| Information on Residencies |
Ever since I taught my first class as a doctoral teaching assistant at Cornell University nearly 30 years ago, I’ve been inexorably drawn to the shared experience of discovery, development and growth that is at the core of the teacher/student alliance. Indeed, a highlight for me during my years of graduate study was my daily interaction with the undergraduate music students. Whether I was giving a lecture to an auditorium of 200, leading a class of 20, or meeting with a few students for some after-hours tutoring, I welcomed my hours of teaching as ballast to the rigors of my own academic program.
In 1992, soon after passing my four-year review as Assistant Professor of Music at Middlebury College, I posed a tough question to myself: should I continue on in my tenure-track position; or should I jump ship and make a go of it as a full time composer? While I knew I would miss the classroom if I were to step outside of academe, I also knew that unless I did, I would never be able to lead the kind of “composerly” life I had envisioned for myself since childhood.
With precious little deliberation, I chose the road less traveled and set to work planning a life that would allow me to flow with my own flow, in hopes of making the most of my particular skills and aptitudes as a composer and teacher outside of the academy.
For me, the composerly life leaned heavily in the direction of being able to configure each day on its own terms. This meant having unlimited time to paddle in my kayak, hike in the woods, connect with other artist friends who were out on their own, and perfect my béarnaise sauce. Waking to a clean slate each morning meant that I could follow a flexible though rigorous schedule of composition and study, with a focus on developing my craft and art, while living in a kind of “gregarious solitude.” My daily work template was—and, two decades later, still is—a productive, positive, and dynamic experience. I embrace the end of the work day with gratitude, and I greet each dawn with renewed excitement and wonder.
In the last several years, I’ve taken steps to create more opportunities to share with others what I’ve learned (so far) about the art and craft of composition. I’ve begun teaching private students over Skype; and I’ve been accepting invitations to give residencies and master classes at universities, colleges and conservatories in conjunction with performances of my music. I find both activities to be stimulating, fun and always fulfilling.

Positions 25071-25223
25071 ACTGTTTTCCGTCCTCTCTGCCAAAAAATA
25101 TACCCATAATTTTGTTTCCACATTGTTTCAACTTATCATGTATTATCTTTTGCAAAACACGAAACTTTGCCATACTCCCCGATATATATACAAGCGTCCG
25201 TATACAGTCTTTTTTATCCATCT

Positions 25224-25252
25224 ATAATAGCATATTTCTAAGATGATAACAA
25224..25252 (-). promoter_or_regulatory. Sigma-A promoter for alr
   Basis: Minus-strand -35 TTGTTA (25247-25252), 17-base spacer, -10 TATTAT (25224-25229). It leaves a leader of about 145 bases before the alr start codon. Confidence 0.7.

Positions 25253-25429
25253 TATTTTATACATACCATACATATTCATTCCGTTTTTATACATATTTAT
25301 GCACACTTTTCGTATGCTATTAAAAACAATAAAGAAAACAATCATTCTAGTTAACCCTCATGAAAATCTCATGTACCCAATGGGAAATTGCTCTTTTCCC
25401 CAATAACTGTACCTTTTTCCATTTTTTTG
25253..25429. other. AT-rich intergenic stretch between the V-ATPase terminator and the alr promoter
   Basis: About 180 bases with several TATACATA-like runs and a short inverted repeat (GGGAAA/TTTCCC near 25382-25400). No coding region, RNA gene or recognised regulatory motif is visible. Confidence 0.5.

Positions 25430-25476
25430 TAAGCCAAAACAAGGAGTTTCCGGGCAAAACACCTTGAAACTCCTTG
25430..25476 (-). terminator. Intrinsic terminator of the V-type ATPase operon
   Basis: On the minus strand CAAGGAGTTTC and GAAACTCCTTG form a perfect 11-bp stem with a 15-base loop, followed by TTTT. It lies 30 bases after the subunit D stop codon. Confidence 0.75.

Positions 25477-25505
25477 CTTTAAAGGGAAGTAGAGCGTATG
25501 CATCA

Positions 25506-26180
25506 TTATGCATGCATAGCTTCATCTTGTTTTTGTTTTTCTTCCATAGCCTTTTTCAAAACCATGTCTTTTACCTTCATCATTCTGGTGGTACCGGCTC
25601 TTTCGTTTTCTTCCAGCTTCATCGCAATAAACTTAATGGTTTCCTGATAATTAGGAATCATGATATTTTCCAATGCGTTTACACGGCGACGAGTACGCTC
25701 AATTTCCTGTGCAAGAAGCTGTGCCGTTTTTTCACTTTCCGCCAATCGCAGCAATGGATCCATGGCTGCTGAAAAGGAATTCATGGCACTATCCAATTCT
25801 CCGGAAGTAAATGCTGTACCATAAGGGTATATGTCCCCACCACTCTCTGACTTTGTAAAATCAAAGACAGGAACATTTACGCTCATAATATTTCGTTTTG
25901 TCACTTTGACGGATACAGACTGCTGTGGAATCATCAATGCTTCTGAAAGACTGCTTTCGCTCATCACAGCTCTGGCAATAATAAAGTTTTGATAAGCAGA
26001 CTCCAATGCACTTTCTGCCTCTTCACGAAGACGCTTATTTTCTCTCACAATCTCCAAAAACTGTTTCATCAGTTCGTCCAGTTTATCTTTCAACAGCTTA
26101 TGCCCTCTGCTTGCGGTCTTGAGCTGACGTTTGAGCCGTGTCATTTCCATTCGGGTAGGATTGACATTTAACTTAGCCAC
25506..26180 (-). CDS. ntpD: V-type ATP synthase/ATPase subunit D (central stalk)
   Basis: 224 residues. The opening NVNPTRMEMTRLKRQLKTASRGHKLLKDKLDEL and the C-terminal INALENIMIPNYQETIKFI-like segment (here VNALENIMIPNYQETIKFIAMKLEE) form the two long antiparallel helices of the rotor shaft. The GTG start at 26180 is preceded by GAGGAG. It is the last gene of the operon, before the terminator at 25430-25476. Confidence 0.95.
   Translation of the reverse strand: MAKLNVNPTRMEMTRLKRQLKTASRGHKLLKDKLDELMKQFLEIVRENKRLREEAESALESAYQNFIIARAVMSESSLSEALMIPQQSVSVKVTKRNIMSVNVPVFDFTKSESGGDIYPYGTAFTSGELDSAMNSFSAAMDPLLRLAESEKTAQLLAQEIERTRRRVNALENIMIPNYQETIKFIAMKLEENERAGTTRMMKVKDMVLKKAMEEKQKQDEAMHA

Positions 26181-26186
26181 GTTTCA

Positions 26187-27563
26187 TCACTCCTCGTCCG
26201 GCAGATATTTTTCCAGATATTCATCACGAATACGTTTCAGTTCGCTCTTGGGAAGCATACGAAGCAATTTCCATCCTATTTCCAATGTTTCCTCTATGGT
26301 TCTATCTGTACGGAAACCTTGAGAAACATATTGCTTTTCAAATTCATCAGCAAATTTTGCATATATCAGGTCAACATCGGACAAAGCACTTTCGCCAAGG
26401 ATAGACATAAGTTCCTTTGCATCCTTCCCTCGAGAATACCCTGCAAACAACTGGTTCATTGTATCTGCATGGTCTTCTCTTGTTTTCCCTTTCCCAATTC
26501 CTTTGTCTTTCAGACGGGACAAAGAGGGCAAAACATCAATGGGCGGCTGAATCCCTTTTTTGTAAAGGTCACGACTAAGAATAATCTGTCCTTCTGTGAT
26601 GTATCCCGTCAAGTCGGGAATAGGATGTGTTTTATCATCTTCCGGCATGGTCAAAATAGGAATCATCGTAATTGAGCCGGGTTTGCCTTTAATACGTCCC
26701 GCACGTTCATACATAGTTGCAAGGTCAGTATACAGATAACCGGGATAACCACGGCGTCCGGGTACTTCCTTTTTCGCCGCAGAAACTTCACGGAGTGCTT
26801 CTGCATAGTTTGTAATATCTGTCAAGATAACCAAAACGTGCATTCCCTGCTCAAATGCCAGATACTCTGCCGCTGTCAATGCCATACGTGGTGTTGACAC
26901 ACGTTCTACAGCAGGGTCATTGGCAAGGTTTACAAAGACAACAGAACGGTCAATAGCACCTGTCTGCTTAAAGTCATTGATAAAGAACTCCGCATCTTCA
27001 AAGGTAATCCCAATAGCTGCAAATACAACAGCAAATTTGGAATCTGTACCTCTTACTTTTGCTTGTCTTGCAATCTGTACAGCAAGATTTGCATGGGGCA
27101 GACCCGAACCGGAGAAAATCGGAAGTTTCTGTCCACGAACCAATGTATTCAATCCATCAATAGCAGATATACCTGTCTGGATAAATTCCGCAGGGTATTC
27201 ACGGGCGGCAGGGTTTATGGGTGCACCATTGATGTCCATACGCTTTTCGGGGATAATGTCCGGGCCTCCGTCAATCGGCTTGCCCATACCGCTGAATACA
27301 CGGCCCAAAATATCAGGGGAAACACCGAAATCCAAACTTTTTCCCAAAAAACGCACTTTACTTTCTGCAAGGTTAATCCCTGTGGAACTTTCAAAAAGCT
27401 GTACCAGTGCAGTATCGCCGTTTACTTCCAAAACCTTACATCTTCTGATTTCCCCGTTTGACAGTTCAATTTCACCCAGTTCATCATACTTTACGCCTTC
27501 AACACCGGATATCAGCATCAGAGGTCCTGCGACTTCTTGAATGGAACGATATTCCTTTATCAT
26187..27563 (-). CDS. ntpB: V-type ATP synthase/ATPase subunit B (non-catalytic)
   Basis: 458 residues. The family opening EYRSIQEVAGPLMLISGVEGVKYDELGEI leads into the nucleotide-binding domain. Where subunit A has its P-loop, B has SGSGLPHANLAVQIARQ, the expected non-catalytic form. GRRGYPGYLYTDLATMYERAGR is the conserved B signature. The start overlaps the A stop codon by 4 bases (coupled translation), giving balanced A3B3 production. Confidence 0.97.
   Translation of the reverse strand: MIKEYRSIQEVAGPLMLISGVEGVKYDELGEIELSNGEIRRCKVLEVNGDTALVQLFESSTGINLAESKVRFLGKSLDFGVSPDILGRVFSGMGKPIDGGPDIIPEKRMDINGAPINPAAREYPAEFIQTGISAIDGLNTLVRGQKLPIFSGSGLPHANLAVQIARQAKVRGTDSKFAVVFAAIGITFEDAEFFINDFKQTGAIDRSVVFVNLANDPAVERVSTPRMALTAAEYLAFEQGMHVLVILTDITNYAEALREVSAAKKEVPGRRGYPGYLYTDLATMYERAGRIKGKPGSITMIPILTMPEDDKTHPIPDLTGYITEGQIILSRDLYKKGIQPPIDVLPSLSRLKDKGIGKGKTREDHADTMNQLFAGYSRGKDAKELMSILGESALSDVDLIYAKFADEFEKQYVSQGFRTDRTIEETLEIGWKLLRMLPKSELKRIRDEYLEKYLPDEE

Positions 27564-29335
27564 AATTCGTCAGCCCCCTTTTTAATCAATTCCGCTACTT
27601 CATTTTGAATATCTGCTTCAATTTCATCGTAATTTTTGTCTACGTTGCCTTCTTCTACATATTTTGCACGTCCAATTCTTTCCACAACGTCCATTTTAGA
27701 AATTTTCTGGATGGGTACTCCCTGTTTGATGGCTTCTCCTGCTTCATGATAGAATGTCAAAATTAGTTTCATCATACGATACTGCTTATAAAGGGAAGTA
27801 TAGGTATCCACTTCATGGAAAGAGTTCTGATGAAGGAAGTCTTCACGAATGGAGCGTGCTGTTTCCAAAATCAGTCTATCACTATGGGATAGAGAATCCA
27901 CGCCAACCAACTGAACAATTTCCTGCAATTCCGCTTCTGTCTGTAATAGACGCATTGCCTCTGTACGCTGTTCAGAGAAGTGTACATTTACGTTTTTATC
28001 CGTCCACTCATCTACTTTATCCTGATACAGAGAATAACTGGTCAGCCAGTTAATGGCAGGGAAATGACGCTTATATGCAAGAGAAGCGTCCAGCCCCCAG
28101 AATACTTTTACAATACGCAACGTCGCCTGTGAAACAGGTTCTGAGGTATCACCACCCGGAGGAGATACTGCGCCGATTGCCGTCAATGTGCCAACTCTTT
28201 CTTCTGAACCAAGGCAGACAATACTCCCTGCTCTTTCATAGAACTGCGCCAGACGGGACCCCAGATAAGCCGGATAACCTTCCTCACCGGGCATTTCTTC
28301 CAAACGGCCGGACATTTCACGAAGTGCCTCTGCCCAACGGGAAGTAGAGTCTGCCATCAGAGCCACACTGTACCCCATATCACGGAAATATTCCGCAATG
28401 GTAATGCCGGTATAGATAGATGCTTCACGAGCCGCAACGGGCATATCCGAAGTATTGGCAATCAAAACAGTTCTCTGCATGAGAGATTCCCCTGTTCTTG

Often, I hear from instrumentalists who had devoted their school years to honing their playing and performance skills, only to wish later that they had taken the opportunity to study composition. Or I hear from young composers who seek to hone down their craft a bit more in specific ways. For these individuals—experienced musicians who are fluent in notation and have an overarching sense of the traditions of Western music—I am available for consultations and lessons over Skype or FaceTime.
If you are interested in exploring the possibility of working together, contact me, and we’ll make a date to hook up via Skype or FaceTime and have an informal chat over a cup of coffee. After we have a chance to visit and assess together where you are as a composer and what your needs might be, I’ll be able to determine what kind of guidance I can offer you; and, if I am to be part of that picture, we can look at the time and costs involved.
As I recently wrote to a university student inquiring about composition lessons with me:
This is not about you “making a grade;” this is not about “passing” or “failing.” This is about me sharing with you the body of knowledge I have gained over the years and presenting it to you in a methodical, efficient, and orderly manner, with a focus on that which is at the very core of all successful music composition—craft. We'll explore together how to apply that craft to musical materials of your own design, which, by default, will be both coherent and relevant to you and your composerly voice; and we'll learn to design appropriate scaffolding to support the creation of compelling musical narratives that will reflect who YOU are becoming as an artist.
This is not about me pounding my fists and telling you “THIS is the way to compose music!" This is about us discovering together how YOU compose, who YOU are becoming, what YOU want to say, and what YOU can contribute to the world by way of this elegant, seductive art form that has enchanted us both.
I look forward to hearing from you!
| Information on Residencies |